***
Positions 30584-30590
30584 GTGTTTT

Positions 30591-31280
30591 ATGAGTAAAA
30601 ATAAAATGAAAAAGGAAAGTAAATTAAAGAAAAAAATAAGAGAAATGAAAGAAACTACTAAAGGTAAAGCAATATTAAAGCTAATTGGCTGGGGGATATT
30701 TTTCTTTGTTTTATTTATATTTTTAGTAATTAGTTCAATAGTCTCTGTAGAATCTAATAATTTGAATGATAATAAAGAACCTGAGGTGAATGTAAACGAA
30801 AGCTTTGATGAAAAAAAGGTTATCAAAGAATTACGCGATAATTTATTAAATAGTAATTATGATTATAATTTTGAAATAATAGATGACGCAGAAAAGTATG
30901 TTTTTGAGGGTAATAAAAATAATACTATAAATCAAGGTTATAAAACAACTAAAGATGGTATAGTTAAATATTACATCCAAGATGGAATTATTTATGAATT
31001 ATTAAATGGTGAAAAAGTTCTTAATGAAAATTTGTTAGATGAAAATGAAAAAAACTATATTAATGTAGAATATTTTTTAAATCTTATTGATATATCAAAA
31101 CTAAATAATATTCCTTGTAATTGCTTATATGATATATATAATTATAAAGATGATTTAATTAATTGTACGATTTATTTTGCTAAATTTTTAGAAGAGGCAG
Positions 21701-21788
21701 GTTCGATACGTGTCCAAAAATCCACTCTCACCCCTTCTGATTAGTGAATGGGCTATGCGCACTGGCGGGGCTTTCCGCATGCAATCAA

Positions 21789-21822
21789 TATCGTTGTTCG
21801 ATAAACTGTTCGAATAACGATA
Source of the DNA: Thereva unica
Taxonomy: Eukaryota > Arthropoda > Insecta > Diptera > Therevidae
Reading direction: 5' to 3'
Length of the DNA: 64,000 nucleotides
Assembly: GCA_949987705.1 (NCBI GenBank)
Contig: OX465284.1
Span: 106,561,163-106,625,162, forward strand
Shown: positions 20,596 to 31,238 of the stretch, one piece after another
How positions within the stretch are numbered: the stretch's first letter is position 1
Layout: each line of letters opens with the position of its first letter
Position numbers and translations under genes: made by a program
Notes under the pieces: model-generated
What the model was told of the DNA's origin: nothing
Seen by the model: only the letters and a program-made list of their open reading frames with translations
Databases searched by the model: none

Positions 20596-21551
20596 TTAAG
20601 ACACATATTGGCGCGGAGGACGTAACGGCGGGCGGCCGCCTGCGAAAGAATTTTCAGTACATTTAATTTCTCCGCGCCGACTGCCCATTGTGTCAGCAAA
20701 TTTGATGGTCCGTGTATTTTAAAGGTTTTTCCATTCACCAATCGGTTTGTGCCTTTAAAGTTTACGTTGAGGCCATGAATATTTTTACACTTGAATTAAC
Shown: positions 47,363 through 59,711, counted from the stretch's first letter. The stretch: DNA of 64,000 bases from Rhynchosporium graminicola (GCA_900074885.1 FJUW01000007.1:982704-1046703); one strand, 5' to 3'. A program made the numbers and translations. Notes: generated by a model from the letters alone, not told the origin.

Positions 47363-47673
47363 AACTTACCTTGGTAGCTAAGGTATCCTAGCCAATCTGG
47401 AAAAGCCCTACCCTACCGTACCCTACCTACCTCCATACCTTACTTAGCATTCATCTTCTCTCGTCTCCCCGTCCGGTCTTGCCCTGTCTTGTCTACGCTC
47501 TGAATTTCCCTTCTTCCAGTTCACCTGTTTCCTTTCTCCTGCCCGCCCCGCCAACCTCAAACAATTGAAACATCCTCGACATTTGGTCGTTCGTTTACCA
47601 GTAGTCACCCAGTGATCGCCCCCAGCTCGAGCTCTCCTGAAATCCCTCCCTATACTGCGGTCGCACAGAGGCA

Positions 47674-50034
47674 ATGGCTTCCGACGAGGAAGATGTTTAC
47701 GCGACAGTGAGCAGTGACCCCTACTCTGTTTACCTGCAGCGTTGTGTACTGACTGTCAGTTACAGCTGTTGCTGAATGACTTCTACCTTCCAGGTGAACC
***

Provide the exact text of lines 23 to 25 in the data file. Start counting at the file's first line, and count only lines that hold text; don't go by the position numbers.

Shown: positions 20,596 to 31,238 of the stretch, one piece after another
How positions within the stretch are numbered: the stretch's first letter is position 1
Layout: each line of letters opens with the position of its first letter